Has anyone tried capsaicin cream on their heads right where the thumping is? Migraine pain for me is usually right above and behind my right ear. If I can cut off the pain when it's located there, the pain doesn't bounce my left side behind my eye. If I don't beat the right to left movement of the pain, then I'm screwed. Nausea, dizziness, sound and light problems, achyness, piercing pain dial up to 10.

      • Nora Streed says:

        The pain is too close to my eye to put anything right on it; it's practically in my eye socket. But it seems like that's a good idea.

  • parallel says:

    Chilli peppers for migraine, yes. But I had assumed it was the effect on blood vessel dilation rather than the pain-killing properties that does the trick here.

  • parallel says:

    Or possibly other effects of capsaicin on serotonin levels/receptors.

  • Pascale says:

    I also recommend something with fat in it to cut the heat. IMHO butter seems to work the best, although I haven't performed double-blind controlled trials or anything.

  • D. C. Sessions says:

    While we're discussing how to get the evil extract into your system without the cure being worse than the complaint, I see that we've been assuming that there's something about the mechanism which requires abuse of the pharyngeal mucosa.

    Pascale brings up blind testing, which would be applicable if the capsaicin were delivered via gelatin capsule. If that works, then the possibilities for the timid of tongue would expand. Cayenne isn't a terribly powerful powder, but it's easy to come by. If you want the serious stuff, it's not too hard to get dry powdered peppers of the hotter varieties. For instance, I have about an ounce of chipotle power that I use by the eight-teaspoon in brownies that's been around for years. Ran into a bunch of other powdered peppers in an herbal shop in Saint Augustine this spring, too.

    I any of y'all who suffer from migraines want to try the experiment and can't find a local source, ping me -- I can share some in the interest of science. Assuming Homeland Security doesn't disappear me for sending neurotoxins through the mail, anyway.

  • D. C. Sessions says:

    Aaaaggghhh! That's eighth-teaspoon, not eight-teaspoon! That would be way, waaayyy beyond my fairly-high tolerance and into John Yoo territory even in a full batch of brownies.

  • JustaTech says:

    I can't say anything about migraines, but I do remember watching a NOVA program (or Scientific American) a few years ago about using pure capsaicin as a topical treatment for severe nerve pain in the feet. First they numbed the skin, then (everyone wearing protective gear) plastered on the capsaicin paste and letting it sit for an hour or so. If I recall correctly, the premise was that the capsaicin would overwhelm the nerves and make them unable to send pain signals for a few weeks/months.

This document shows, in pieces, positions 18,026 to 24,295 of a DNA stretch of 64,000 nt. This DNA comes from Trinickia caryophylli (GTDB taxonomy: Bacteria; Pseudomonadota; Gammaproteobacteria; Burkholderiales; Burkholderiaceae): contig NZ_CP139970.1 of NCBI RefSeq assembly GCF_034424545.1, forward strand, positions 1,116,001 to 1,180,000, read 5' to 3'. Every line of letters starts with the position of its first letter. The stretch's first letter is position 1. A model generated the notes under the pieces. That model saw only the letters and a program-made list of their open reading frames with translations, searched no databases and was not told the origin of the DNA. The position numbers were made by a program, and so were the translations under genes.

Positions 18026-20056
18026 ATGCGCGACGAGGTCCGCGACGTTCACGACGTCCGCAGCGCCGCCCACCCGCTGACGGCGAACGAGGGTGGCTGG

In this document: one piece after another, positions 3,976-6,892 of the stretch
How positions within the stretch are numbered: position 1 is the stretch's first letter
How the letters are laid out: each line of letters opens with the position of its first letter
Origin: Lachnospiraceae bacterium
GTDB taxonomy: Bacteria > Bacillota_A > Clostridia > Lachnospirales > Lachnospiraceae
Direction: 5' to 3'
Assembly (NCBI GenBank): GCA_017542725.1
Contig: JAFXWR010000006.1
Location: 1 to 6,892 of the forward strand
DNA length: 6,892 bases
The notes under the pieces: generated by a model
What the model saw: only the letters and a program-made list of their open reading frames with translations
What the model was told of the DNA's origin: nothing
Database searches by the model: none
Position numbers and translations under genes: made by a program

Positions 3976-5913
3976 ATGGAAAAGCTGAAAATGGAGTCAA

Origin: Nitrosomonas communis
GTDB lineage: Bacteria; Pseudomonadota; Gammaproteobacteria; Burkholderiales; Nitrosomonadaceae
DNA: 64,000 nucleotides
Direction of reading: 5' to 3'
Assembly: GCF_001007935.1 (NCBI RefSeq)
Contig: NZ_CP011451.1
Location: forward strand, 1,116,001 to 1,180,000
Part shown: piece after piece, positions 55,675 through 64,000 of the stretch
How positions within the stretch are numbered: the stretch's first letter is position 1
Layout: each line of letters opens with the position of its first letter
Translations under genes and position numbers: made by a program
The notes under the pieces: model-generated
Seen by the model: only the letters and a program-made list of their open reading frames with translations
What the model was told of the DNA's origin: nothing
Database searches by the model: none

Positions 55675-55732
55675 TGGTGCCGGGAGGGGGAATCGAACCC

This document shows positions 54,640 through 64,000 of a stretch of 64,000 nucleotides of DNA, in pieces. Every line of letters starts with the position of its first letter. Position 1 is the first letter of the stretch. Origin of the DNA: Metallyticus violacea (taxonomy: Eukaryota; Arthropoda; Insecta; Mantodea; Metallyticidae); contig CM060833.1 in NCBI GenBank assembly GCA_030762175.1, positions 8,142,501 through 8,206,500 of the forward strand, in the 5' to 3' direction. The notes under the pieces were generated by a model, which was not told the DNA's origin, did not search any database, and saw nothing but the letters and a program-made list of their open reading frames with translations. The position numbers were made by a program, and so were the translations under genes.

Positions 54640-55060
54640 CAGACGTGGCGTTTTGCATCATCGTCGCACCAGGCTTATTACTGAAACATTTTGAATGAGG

Sorry I don't have a better citation.

  • D. C. Sessions says:

    I can’t say anything about migraines, but I do remember watching a NOVA program (or Scientific American) a few years ago about using pure capsaicin as a topical treatment for severe nerve pain in the feet.

    It's now being used for post-surgical pain control. While the patient is under anaesthesia, the surgeon sprays the edges of surgical wounds with capsaicin and then closes the patient. The pain nerves stay unresponsive long enough for postsurgical pain to subside, with no need for stuff like opiates (with all of their side-effects.)

    Does it show that I have a thing for chilies?

  • Nat says:

    JustaTech: Here's a link to the transcript of the Scientific American Frontiers episode that showed using capsaicin on the guy's legs for prolonged pain relief. It doesn't quite to justice to what it looked like to see people slather the stuff on, while gowned up.

    There's a new approach too, which stems from the fact that when these channels open, they'll let decently large molecules to pass through. My thesis advisor had the idea to use them to introduce charged anesthetic molecules (derivatives of lidocaine) into pain sensing neurons. Once inside the neurons, those molecules block other ion channels required for the nerves to signal, silencing them for a long time. More on that can be found here.